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Training Best Way to Improve IT Staff Retention
(IRVINE, Calif., August 11, 2008) IT organizations with the strongest education and training programs also have the lowest average turnover rates, according to a recently released Computer Economics study.
Factors Influencing IT Employee Turnover Rates
Because it is generally less expensive to retain good employees than find new ones, lowering turnover rates is a good strategy for reducing IT personnel expenses. In this study, we examine current trends in turnover rates and provide benchmarks for turnover by organization size. We then examine 11 factors commonly believed to influence employee retention, specifically: education and training opportunities, flexible schedules, work environment, social environment, incentive pay/bonuses, base salaries, insurance benefits, employee recognition programs, paid time off, retirement programs, and telecommuting opportunities. We assess how IT executives rank the importance of these factors, and we measure the impact of each factor on actual turnover rates. We conclude with recommendations on how organizations can most cost-effectively reduce turnover. (7 pp., 9 figs.)[Executive Summary]
The Next Wave of Outsourcing: Remote Infrastructure Management
In the pre-cloud era, the rapid evolution in IT architecture and remote servermanagement technologies, changes in customer behavior and demand pattern, and maturity in the provider and offshore service delivery landscape has propelled the industry toward accelerated adoption of Remote Infrastructure Management (RIM). Emergence of digital, mobile and cloud based solutions has altered the way IT infrastructure is managed, thereby changing the very complexion of RIM strategies.
Consolidation is Key in Reducing ERP Support Costs
(IRVINE, Calif.) Organizations wanting to optimize their ERP support costs should strongly consider consolidating and standardizing on a single version and instance of their primary vendor's platform.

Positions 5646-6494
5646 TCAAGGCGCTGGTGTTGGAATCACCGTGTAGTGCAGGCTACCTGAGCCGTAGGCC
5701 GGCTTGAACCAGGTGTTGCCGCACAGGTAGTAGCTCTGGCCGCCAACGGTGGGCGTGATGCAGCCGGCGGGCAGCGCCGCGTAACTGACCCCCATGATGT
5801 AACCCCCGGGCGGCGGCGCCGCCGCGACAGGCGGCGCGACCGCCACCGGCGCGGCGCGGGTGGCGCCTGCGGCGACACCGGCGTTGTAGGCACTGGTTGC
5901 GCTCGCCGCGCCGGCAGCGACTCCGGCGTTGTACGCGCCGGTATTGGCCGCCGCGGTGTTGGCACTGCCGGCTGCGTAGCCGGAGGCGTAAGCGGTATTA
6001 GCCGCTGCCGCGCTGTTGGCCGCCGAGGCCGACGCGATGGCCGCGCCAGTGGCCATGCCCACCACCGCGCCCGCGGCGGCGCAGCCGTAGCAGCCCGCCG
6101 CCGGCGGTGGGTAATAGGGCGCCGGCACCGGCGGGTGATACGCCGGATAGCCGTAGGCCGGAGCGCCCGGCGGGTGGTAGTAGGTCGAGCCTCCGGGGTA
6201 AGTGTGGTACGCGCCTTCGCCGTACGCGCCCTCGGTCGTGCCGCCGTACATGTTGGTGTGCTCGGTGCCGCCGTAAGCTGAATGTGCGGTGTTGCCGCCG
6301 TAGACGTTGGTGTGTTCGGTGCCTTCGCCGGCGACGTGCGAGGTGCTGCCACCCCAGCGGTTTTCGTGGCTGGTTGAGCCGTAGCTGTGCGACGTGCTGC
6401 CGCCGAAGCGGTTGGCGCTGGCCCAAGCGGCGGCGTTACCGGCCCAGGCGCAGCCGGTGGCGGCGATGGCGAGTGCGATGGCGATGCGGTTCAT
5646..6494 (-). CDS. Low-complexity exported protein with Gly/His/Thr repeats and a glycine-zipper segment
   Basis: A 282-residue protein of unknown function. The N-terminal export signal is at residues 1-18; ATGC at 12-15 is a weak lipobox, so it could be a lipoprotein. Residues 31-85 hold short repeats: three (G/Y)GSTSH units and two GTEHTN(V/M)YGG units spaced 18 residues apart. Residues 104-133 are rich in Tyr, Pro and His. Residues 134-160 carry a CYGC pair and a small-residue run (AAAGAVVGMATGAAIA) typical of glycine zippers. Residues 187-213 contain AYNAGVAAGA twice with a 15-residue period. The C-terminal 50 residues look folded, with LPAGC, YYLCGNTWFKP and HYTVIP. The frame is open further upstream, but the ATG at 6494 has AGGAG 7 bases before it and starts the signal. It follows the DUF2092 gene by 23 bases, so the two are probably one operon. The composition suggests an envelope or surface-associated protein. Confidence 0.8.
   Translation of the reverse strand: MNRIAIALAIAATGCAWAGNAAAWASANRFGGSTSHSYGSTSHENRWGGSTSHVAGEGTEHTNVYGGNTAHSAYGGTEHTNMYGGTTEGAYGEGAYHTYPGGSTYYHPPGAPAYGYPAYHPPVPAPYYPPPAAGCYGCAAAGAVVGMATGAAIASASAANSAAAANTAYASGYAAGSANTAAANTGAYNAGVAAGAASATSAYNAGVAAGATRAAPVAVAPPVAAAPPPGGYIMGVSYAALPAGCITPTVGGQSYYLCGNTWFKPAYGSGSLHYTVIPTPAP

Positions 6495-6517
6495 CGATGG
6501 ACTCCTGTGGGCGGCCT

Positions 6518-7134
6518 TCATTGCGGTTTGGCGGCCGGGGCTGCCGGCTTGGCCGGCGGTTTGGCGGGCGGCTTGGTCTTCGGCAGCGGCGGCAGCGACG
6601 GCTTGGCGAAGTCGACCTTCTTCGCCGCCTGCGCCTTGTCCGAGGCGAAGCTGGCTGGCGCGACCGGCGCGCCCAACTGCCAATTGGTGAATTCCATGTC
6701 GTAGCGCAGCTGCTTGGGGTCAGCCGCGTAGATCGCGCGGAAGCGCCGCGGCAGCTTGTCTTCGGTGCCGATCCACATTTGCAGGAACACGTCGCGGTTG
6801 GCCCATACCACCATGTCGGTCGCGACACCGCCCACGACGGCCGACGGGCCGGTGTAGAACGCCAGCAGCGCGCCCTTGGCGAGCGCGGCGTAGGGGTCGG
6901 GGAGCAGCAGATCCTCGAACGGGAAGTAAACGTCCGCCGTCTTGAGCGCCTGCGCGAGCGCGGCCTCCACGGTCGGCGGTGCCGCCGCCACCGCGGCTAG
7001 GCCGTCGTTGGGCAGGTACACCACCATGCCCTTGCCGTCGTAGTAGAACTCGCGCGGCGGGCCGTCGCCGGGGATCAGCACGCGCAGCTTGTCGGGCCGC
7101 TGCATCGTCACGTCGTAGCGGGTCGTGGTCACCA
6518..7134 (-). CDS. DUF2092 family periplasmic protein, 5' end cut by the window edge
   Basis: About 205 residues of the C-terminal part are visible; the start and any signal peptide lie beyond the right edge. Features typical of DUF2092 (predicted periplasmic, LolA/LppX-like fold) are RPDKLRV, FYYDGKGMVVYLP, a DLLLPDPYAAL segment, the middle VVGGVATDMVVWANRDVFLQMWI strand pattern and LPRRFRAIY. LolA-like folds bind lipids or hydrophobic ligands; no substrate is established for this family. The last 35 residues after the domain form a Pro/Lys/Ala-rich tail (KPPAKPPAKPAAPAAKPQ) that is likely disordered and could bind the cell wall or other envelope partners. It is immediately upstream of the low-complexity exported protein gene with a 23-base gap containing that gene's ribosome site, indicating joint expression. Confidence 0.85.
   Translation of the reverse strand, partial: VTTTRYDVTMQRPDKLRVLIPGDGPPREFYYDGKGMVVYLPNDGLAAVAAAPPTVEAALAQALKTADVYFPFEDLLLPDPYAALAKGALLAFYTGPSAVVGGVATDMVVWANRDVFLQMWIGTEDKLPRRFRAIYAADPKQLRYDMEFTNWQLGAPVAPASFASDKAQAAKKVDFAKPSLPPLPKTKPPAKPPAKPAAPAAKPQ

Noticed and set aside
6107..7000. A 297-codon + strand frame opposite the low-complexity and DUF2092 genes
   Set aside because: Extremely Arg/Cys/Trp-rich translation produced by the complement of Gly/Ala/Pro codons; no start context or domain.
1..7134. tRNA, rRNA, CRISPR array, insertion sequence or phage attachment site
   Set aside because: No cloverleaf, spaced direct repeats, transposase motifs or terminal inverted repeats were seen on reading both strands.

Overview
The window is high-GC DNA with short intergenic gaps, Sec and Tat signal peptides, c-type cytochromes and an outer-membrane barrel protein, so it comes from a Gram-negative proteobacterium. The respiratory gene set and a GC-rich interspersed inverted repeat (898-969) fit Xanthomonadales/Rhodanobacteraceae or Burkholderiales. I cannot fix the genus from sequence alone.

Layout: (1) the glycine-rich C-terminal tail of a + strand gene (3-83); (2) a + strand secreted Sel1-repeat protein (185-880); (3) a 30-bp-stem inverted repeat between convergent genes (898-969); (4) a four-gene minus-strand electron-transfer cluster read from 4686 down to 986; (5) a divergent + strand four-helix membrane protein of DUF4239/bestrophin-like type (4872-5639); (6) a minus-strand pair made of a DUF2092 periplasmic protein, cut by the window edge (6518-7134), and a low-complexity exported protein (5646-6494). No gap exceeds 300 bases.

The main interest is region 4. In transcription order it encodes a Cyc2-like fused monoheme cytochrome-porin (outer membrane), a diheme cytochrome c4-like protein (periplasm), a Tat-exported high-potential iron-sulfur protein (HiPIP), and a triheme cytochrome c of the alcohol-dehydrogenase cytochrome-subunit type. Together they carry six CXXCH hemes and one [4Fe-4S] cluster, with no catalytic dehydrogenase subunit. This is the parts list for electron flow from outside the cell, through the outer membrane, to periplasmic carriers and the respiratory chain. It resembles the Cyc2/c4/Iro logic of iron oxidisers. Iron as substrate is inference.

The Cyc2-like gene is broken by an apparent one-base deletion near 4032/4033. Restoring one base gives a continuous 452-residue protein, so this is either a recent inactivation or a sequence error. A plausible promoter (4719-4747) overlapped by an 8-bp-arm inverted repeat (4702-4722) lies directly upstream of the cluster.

Few IT Organizations Make Users Pay
(IRVINE, Calif.) Despite the heated debate over chargeback practices in the earlier part of the decade, 42% of companies still do not charge back any portion of their IT budgets and less than a quarter engage in aggressive chargeback practices, according to a Computer Economics survey of IT managers.
IT Change Management Still Lacking in Many Organizations
Most problems in the data center are caused by changes that are introduced into the production environment. Change management, therefore, is arguably the most critical requirement for a successful IT organization. This article investigates the effectiveness of IT change management practices and considers the impact of staffing levels on the overall quality of this process. We also examine the issues that may arise by failing to adequately develop and staff an IT change management function. (5 pp., 3 figs.)
Long-Term Trends in IT Budget Line Item Ratios
This article, the third in our series on long-term trends in IT spending and staffing, analyzes changes in IT spending on a line-item basis, based on 10 years of data from our IT spending and staffing surveys. Using the ratio of each budget line item to the total IT budget, changes in corporate spending are analyzed for the following categories of IT spending: personnel, training, recruiting, data center hardware (servers and storage), software, desktop and end-user hardware, network infrastructure, outside services, facilities, overhead and supplies, security, and business continuity. By understanding long-term shifts in spending trends, the future direction for spending in each category can be better understood. (14 pp., 12 figs.)[Executive Summary]